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 Table of Contents  
ORIGINAL ARTICLE
Year : 2015  |  Volume : 2  |  Issue : 2  |  Page : 100-103

Pattern of peripheral arthritis in 15 patients with ulcerative colitis


1 Department of Rheumatology, Imam Khomeini Hospital, Faculty of Medicine, Sari, Iran
2 Inflammatory Disease of Upper Gastrointestinal Research Center, Imam Khomeini Hospital, Faculty of Medicine, Mazandaran University of Medical Sciences, Sari, Iran

Date of Web Publication16-Mar-2015

Correspondence Address:
Aref Hosseinian Amiri
Department of Rheumatology, Imam Khomeini Hospital, Faculty of Medicine, Mazandaran University of Medical Sciences, Sari
Iran
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Source of Support: None, Conflict of Interest: None


DOI: 10.4103/2348-3334.153251

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  Abstract 

Background: Inflammatory bowel disease (IBD) including ulcerative colitis (UC) and Crohn's disease is an immune-mediated chronic intestinal condition. The arthritis accompanying the IBDs are included in the family of spondyloarthritis. Peripheral arthritis develops in about 15-20% of IBD patients. Asymmetric oligoarthicular large joint involvements have inflammatory characteristics at these patients and occur in upper and lower extremities. Aim: The aim of the study was to analyze the pattern of joint involvement in 15 patients with UC during 2 years from January 2011 to December 2013. Subjects and Methods: This is a retrospective study of UC patients with acute and chronic arthritis during 2 years from January 2011 to December 2013 that refers to rheumatologic Clinic of Mazandaran University of Medical Sciences. Data were analyzed using the SPSS version 20. Variables analyzed include age, sex, presence of arthritis/periarthritis, the number of involved joints, kind and pattern of arthritis. Results: In these study 15 patients with UC and acute arthritis refers to BAGHBAN rheumatologic clinic. All of the patients were adults between 18 and 42-year-old with median age of 31.5 years old. Ten patients (66%) were female, and five patients (33%) were male. The media duration of UC was 3.9 years. Periarthrtis occurred in 7 (46%) patients in association with arthritis. The most commonly involved join was ankle in 11 (73%) cases. Another involved joints were knee in 5 (33%), wrist in 2 (12%), MTPs in 3 (20%), MCPs in 1 (6%) and hip in 1 (6%) of cases. In 4 (27%) patients arthritis were monoarthicular, and eight (53%) of patient's arthritis were oligoathicular in 3 (20%) cases, arthritis was polyarthicular. All of the arthritis were inflammatory. In 2 (13%) of patients, arthritis were symmetric and in 9 (60%) of cases were asymmetric. Conclusion: Inflammatory joint disease including arthritis and periarthrtis are important findings in UC. Asymmetric lower extremity large joint arthritis especially in ankles are common kind of peripheral arthritis of this disease.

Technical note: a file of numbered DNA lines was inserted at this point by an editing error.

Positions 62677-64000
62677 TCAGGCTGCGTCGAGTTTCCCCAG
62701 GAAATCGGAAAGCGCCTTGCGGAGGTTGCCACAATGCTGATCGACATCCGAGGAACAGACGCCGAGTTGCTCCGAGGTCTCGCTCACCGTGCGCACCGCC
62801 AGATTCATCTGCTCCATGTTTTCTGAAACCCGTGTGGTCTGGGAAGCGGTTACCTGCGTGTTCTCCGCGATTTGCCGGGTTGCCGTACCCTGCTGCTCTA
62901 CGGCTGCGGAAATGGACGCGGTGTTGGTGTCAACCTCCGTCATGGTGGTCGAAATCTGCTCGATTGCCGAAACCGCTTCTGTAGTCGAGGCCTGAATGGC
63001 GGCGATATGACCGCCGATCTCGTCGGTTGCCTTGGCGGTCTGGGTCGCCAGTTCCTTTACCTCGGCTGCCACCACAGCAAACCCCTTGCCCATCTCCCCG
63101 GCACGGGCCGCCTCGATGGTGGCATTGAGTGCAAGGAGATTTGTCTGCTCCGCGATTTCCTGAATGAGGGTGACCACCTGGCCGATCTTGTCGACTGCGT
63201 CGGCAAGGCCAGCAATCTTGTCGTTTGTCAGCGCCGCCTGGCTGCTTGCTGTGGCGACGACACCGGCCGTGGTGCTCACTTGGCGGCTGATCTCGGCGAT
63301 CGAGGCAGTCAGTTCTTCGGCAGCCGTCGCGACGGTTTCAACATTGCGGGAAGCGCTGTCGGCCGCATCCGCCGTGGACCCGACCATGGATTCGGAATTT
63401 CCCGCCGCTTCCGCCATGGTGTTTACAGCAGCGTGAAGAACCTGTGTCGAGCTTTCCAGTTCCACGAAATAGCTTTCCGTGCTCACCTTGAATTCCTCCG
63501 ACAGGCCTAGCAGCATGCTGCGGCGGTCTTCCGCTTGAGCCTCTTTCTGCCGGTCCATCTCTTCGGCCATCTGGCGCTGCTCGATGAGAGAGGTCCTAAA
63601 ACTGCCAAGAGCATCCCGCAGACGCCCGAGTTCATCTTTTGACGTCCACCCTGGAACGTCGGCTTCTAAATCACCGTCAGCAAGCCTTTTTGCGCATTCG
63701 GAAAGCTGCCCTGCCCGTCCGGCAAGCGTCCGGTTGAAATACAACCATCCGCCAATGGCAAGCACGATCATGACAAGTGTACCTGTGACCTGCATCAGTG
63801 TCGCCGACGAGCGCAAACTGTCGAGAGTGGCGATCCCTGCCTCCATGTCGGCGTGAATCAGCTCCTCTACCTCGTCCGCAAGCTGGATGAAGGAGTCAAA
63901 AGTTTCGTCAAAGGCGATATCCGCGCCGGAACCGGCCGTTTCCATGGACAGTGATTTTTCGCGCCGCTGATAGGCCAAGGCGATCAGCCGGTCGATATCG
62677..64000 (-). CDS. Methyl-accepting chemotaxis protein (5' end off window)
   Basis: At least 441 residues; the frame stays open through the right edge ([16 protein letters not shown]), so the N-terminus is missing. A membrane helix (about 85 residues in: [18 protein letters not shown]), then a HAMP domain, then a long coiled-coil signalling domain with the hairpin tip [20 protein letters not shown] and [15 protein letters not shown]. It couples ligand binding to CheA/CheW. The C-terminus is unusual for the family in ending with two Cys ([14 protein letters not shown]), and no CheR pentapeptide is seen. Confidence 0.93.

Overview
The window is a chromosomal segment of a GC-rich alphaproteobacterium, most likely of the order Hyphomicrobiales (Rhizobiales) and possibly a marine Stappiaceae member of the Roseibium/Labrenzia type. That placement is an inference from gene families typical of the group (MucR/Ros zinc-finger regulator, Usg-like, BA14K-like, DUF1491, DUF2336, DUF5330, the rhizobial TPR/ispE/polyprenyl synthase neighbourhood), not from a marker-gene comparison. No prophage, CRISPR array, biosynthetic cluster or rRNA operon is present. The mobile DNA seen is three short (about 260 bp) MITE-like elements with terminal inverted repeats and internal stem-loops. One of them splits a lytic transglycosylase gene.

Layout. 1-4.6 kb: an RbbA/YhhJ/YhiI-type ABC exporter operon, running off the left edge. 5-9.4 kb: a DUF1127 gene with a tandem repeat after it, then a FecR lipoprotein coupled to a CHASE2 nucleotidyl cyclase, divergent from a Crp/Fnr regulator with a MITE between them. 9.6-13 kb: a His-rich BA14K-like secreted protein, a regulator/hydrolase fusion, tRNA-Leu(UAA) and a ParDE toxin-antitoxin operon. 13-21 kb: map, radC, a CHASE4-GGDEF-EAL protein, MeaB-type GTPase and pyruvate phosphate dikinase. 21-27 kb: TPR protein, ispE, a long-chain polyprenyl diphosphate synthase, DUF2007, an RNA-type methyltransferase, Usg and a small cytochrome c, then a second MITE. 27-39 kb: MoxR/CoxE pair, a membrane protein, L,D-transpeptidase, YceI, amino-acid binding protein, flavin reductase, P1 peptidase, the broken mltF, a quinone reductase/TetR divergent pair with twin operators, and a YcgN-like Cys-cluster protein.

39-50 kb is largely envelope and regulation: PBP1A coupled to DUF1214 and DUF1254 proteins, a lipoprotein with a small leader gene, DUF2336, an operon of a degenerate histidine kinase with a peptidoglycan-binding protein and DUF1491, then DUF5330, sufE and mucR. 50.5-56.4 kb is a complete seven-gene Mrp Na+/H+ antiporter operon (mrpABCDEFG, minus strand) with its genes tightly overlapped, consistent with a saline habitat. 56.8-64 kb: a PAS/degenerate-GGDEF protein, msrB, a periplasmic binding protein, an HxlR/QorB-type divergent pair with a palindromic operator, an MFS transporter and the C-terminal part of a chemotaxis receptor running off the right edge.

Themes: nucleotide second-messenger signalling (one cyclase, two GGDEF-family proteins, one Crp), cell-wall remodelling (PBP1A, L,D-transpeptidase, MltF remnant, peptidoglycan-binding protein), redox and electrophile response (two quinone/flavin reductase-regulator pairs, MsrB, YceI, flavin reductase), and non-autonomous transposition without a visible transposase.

Keywords: Arthritis, periarthritis, ulcerative colitis


How to cite this article:
Amiri AH, Hosseini V, Roodposhti FN. Pattern of peripheral arthritis in 15 patients with ulcerative colitis. CHRISMED J Health Res 2015;2:100-3

How to cite this URL:
Amiri AH, Hosseini V, Roodposhti FN. Pattern of peripheral arthritis in 15 patients with ulcerative colitis. CHRISMED J Health Res [serial online] 2015 [cited 2019 Dec 10];2:100-3. Available from: http://www.cjhr.org/text.asp?2015/2/2/100/153251


  Introduction Top


The arthritis of the inflammatory bowel diseases (IBDs) including Crohn's disease (CD) and ulcerative colitis (UC) is included in the family of spondyloarthropathy because many clinical features of this kind of arthritis are shared with other members of this group of disorders. Arthritis occurs in 10-22% of patients with IBD and is more prevalent in CD than in UC. In some patients, arthritis may precede the gastrointestinal symptoms by different periods of time and the patients may be regarded as undifferentiated SpA until the IBD declares itself. [1] According to the studies of Mielants and Veys, other types of spondyloarthropathies such as ankylosing spondilitis may have subclinical bowel inflammation that plays an important role in triggering and perpetuating joint inflammation. [2] Musculoskeletal complications occur in 30% of patients with IBD in a 20 years study. [3] Sacroiliitis may occur in 14% of patients with IBD, and enteropathic arthritis can occur in a peripheral, axial, or mixed pattern. [4]

Peripheral arthritis in patients with IBD often involves large joins of lower extremities and occurs in oligoarthicular and asymmetric pattern. [5] The arthritis is typically, occurring in intermittent attacks lasting up to 6 weeks. [6] In some patients with IBD dactylitis and enthesitis occur. The activity of the peripheral arthritis generally correlates well with the degree of active bowel inflammation, particularly in UC. [6]


  Subjects and methods Top